Review by Marcia McCall

MODERN VERSUS ANCIENT TREATMENT FOR PARKINSON’S DISEASE

 

OlsVSNew
PARKINSON’S DISEASE is a serious and complex neurodegenerative disease that has wide ranging effects.  The tremors, stiffness and rigidity and the slowness that PARKINSON’S DISEASE brings to the body of the affected person extends to the intellectual, emotional and social domains, too.  Every aspect of the person’s life feels the impact of this disease, and then that impact affects the people with whom that person associates.
Western modern medicine excels in attempting to treat the physiological symptoms, but is not so excellent at treating the well being of the affected person.  And therein lies a major challenge for the treatment of PARKINSON’S DISEASE.  Western medicine prides itself for being scientific and objective.  It sees diseases as discreet entities with specific causes that if eliminated or repaired will restore the body to health and thus the patient will be cured.  Diagnosis is about naming the cause and thereby providing a target at which treatment is directed and the patient becomes simply the location where that target resides.  This paradigm grants incredible authority and power to the physician and diminishes the involvement of the patient.  The elevation of technology in Western culture, with its own technological language, spoken only by “specialists” wearing white coats working with specialized high-tech medical machines really renders the patient helpless to understand what is going on and limits their ability to be involved in their own physical processes.
Modern medicine seems like a powerful miracle enacted upon the body of the patient…disease is primarily a bodily dysfunction, and it must be fought and conquered.  Even the language used to describe this is language of war…the disease causing entities (cells, virus, bacteria) are seen as “invaders” that “trigger” “waves” of reactions and  ”attack” the body’s ability to “combat” the disease”.  Research is looking for the “magic bullet”, the nation fights the “war on drugs”, people affected with a virus are “innocent victims”.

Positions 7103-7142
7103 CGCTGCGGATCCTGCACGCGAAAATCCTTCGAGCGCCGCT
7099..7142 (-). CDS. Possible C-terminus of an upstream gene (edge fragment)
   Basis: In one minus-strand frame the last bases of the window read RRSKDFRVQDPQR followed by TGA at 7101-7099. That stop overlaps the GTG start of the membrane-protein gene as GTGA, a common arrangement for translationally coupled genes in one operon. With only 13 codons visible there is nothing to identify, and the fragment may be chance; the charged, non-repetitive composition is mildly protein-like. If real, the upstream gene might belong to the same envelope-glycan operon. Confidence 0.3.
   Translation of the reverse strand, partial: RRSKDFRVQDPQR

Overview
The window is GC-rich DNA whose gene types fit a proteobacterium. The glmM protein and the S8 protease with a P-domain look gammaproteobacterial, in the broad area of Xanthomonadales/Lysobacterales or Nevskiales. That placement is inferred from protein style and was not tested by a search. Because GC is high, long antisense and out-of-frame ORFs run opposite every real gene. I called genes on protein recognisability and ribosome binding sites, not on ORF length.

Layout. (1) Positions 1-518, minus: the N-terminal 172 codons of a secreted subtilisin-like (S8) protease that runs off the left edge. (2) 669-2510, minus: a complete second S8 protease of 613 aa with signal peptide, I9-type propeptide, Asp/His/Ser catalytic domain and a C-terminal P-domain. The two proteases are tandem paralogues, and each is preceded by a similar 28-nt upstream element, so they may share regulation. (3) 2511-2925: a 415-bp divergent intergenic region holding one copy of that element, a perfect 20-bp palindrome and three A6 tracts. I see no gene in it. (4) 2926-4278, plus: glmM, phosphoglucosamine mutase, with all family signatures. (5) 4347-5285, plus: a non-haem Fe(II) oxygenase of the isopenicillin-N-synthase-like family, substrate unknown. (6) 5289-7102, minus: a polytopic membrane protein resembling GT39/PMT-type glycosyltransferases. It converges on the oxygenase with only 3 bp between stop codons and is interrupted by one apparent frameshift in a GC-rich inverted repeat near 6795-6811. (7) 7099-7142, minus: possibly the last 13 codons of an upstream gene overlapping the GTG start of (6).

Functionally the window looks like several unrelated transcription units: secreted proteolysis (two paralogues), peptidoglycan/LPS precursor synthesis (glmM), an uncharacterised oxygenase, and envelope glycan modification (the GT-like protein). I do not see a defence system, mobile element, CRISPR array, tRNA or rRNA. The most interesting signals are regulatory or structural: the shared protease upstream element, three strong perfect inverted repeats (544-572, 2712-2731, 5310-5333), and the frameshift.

Focus of Western medicine is based on biology and chemistry…the “hard” sciences.  It is a simplification that splits the body from the mind, the disease from the patient and allows for more focus on “data”.  If “symptoms” do not show a cause in laboratory tests, imaging studies or with other “diagnostic” tools,  and if all tests are normal, then “nothing” must be wrong, or if something unusual does show up, then it is “abnormal”.  In fact, here in the United States, we have become obsessed with tracking our bodies’ functions…the use of individual blood pressure monitors, blood sugar monitors, pedometers, even “apps” on phones to remind us to record what we ate, when, or even to tell us when to do what!  We have become skilled at examining the “abnormal” symptoms of normal.
This simplification that splits body from mind has some serious consequences.  If the tests are “normal” and “nothing is wrong”, then the patient must be “imagining things”.  If it cannot be objectified or quantified it must not be “real”, or it exists only in the mind.   Only the body gets to have “real” illnesses, everything else then seems less real and possibly reflects a “character defect” or some lapse of self discipline in managing one’s emotions. This dual vision, this body/mind split is an illusion.  The body and the mind are not an either/or proposition.  This illusion is what is not real.
Today, many Western physicians recognize the oversimplification of the body/mind split, but find it very difficult to integrate into clinical practices that demand limited face to face time with a patient and expect detailed dictations.  Cultural differences have been acknowledged and the fact that cultural contexts can define how a patient understands disease.  But it is not just the culture of the patient that affects the treatment, it may also be the culture of the physician who is dispensing it.  The physician may be well trained in Western scientific medicine, but that physician also comes from a world or cultural experience that influences his/her world view and relationship to the patient.